Tuesday, October 16, 2012

Some Humour in Condominium Litigation

The following is quoted from Supreme Advocacy LLP (E. Meehan) and is quoted here because it is rare to find such good condominium humour.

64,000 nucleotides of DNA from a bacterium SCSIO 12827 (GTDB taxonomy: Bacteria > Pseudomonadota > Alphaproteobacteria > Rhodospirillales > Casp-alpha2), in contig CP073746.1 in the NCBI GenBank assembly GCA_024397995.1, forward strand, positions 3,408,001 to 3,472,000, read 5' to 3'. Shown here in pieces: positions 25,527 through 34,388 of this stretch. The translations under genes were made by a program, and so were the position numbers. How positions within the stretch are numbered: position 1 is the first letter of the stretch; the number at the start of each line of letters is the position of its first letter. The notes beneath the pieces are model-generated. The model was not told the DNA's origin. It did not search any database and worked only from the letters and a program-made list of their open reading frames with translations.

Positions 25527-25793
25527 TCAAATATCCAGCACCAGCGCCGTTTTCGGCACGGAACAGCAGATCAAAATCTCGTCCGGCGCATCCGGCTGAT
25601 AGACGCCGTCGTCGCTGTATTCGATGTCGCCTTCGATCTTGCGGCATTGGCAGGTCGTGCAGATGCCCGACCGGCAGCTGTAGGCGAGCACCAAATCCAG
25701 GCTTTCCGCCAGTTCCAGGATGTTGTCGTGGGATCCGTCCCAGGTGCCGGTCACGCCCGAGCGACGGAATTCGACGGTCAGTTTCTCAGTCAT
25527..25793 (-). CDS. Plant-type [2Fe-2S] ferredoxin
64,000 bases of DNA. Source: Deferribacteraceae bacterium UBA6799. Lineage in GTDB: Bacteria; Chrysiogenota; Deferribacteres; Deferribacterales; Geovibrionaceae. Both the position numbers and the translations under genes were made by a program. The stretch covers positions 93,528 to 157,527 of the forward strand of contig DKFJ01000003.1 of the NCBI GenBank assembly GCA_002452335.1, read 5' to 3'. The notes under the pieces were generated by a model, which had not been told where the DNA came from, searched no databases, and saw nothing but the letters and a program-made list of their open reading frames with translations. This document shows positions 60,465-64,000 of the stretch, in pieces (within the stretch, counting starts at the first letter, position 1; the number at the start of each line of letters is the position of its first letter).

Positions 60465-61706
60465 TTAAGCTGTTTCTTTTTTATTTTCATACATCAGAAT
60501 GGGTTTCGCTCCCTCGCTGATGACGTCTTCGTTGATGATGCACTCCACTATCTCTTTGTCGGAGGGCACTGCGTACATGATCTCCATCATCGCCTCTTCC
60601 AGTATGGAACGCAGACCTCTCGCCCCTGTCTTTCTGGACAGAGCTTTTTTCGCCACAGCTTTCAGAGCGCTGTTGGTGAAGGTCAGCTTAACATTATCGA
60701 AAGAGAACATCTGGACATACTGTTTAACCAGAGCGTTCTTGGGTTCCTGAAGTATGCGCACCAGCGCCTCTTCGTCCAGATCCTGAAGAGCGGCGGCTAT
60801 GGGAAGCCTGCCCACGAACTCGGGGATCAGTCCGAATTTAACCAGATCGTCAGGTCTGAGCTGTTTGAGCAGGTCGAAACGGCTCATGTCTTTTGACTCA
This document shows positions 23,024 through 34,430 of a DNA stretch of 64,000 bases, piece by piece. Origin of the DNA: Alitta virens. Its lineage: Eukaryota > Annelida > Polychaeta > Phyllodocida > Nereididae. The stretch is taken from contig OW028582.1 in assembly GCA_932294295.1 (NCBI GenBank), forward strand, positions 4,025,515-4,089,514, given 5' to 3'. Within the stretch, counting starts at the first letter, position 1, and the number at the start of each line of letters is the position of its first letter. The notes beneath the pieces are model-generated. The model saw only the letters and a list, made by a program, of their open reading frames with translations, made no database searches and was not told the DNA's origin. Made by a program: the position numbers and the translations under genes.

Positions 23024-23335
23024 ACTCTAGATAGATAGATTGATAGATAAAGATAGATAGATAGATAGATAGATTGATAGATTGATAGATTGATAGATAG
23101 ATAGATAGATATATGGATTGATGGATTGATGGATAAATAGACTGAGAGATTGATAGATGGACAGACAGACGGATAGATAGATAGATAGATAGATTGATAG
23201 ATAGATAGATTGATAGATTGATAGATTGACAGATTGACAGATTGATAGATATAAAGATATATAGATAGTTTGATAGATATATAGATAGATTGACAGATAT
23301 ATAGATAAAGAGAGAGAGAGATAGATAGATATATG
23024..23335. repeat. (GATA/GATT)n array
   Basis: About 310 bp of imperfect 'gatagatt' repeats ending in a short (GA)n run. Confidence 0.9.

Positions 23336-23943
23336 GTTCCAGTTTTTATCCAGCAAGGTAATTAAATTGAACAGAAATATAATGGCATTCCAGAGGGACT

The Respondent Economical sued the Applicant Crane and claimed $105,195.68 in damages as compensation for damage sustained by its insured in 1994 due to the cracking of a toilet tank manufactured by Crane in 1984 (no word on whether Readers Digest or National Geographic were being read at the time of the crack). Economical argued the crack resulted from a manufacturing defect related to the degree of porosity of the ceramic used to manufacture the tank. In defence, Crane argued Economical was full of it, and that the crack resulted from the improper use or installation of the tank and the tank met the standards in effect in the industry at the time it was manufactured. The Superior Court wiped Crane’s defence, and allowed Economical’s action. Bottom line: it found that the position taken by Economical’s experts should be preferred: it was the variation in the water absorption rate among the various tank walls that had generated the internal stresses that produced the crack, and there was no movement from their position. The variation was [translation] “the result of an inherent weakness in the vitreous china attributable to a defect in the manufacturing of the tank” (para. 91). When the C.A. sat on the matter, they flushed the appeal away on the ground that Crane had not been able to show that the trial judge had made an error of law or fact warranting its intervention.  Crane Canada Inc. v. Economical Insurance Company(Que. C.A., Feb. 13, 2012) (34665)“The application for leave to appeal… is dismissed with costs.”  Link to C.A. decision